IOC confirms amateur boxing task force to replace AIBA at Tokyo Olympics as programme announced
Details of the boxing programme at the Tokyo Olympics next year have been announced by the International Olympic Committee which has taken over the running of the tournament from AIBA, the world governing body of boxing.
A four-member task force has been established by the IOC to run the tournament, but no details were given about who will be recruited to act as judges or referees.
However, it was announced that no member of the former leadership of AIBA or personnel involved in professional boxing would be involved in the task force.
The big change comes in the gender balance of the boxers who will be competing in Tokyo. Though the overall number remains unchanged at 286, there will be a 25 per cent increase in the number of female boxers.
The quota will be made up of 186 male and 100 female boxers compared to 250 men and 36 women in Rio.
This has been achieved by dropping the light flyweight and light welterweight divisions in men and adding feather and welterweight categories to the women's programme.
The men's event will be fly (52kg), feather (57kg), light (63kg), welter (69kg), middle (75kg), light heavy (81kg), heavy (91kg), super heavy (91+kg). The women’s weights will be fly (51kg), feather (57kg), light (60kg), welter (69kg) and middle (75kg).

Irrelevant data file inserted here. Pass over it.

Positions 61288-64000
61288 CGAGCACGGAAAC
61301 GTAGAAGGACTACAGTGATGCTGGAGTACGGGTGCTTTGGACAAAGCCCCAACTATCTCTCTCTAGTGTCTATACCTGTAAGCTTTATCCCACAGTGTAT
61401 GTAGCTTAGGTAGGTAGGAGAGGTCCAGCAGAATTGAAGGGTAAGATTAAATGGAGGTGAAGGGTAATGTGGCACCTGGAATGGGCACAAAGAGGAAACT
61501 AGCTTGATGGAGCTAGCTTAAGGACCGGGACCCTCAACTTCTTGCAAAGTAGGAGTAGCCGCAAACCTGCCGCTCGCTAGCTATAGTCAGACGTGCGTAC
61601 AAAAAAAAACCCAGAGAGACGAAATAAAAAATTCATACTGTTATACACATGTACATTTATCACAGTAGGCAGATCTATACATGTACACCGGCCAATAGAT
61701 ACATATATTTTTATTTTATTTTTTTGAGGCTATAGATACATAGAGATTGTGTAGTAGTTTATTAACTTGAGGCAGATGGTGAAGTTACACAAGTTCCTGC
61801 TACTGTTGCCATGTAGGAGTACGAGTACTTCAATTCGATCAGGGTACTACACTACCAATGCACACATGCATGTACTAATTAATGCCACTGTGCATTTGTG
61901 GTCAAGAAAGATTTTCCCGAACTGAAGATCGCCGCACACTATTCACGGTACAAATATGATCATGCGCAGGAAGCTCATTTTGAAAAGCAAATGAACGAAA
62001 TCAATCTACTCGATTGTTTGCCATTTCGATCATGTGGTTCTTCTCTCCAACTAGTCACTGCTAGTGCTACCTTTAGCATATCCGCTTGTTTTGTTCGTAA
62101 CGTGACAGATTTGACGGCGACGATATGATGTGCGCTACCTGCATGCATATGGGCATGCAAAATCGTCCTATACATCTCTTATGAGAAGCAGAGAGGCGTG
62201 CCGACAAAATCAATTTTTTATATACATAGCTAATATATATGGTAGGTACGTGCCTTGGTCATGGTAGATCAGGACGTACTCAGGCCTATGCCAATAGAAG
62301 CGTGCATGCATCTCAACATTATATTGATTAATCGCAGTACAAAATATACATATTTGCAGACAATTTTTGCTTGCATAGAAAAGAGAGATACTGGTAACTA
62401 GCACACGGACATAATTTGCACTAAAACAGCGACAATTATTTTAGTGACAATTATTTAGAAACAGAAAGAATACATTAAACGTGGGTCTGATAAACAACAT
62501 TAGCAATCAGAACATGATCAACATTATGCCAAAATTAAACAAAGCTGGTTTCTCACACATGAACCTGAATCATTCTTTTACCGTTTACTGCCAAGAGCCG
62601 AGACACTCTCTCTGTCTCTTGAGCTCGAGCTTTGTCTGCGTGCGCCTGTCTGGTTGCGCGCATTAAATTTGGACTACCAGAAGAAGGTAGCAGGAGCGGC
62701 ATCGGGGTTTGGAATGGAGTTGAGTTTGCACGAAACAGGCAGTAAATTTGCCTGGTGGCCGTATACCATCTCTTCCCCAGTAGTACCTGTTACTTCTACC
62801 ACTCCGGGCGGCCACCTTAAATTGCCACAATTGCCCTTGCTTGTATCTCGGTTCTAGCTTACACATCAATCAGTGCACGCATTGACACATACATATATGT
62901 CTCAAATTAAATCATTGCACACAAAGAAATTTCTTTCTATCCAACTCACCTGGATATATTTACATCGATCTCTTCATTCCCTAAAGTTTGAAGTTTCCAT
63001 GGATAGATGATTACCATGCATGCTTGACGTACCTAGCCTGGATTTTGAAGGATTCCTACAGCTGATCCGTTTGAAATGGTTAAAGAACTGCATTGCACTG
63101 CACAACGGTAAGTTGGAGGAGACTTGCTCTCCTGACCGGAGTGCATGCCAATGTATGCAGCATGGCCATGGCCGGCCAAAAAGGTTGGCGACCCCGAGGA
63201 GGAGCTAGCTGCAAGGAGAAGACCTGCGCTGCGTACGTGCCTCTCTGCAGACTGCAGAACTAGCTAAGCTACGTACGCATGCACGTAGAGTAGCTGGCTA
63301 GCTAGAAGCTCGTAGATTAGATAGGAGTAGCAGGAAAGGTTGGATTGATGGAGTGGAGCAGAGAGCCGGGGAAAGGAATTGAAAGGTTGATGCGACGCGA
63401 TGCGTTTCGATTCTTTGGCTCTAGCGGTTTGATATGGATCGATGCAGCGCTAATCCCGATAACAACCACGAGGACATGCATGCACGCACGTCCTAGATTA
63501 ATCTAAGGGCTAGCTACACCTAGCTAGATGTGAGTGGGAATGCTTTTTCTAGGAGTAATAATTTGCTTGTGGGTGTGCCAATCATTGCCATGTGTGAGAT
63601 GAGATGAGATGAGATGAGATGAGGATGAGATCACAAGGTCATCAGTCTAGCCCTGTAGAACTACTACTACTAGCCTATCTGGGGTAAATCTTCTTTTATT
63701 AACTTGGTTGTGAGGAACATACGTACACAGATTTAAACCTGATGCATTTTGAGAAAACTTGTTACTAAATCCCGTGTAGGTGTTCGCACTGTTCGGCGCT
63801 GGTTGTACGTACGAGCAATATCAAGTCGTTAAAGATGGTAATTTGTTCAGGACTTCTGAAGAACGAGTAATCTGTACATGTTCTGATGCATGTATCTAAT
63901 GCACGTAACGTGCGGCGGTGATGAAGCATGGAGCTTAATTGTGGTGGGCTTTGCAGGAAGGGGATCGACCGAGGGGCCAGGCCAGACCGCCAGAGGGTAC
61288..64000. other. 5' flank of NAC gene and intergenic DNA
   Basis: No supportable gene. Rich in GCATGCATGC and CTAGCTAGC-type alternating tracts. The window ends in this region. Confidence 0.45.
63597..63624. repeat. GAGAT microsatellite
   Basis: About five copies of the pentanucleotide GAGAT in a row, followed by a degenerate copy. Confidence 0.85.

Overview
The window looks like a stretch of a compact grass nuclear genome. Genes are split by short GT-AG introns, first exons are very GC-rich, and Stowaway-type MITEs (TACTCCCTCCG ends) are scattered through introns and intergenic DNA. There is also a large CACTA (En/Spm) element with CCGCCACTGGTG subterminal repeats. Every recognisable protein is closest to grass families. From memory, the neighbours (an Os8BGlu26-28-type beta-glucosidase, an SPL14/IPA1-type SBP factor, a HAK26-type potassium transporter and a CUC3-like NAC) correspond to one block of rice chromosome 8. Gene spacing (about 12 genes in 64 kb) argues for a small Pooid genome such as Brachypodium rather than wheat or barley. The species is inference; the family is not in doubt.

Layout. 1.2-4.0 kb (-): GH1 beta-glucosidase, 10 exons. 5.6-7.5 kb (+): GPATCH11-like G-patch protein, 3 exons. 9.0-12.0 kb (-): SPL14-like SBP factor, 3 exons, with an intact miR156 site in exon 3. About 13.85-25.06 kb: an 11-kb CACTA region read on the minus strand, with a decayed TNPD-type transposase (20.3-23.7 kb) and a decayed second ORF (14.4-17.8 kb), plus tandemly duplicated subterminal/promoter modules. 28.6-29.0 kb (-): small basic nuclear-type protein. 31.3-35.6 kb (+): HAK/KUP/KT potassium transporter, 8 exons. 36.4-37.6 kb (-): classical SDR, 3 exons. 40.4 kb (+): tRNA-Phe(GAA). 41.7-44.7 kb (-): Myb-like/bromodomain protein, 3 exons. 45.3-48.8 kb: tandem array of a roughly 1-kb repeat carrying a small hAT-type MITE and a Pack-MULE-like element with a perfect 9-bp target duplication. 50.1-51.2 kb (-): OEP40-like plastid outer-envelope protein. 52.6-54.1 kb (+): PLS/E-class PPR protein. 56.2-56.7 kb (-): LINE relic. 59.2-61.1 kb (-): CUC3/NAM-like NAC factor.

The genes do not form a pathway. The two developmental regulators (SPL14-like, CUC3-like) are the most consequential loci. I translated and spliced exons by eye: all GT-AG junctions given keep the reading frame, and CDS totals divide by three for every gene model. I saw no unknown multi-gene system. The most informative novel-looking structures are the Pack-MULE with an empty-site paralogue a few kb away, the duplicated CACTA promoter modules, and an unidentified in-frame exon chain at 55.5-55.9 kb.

A total of four continental qualification tournaments together with one 'last chance saloon' event being held between January and May of next year. Interestingly these events will be staged in cities of host countries of recent or upcoming Olympics Games.
While the IOC statement says the number of places up for grabs at the respective continental tournament will be based on 'participation and results at the past two Olympic Games and two World championships' they don’t give the actual figures.
Meanwhile, the executive director of the AIBA Tom Virgets had acknowledged that the organisation is on the verge of financial collapse in the wake of the IOC decision to strip them of the right to organise the boxing tournament at the Tokyo Games.
It means the organisation will not receive the €15.6m revenue due to be distributed by the IOC to sporting federations after the Tokyo Games next year.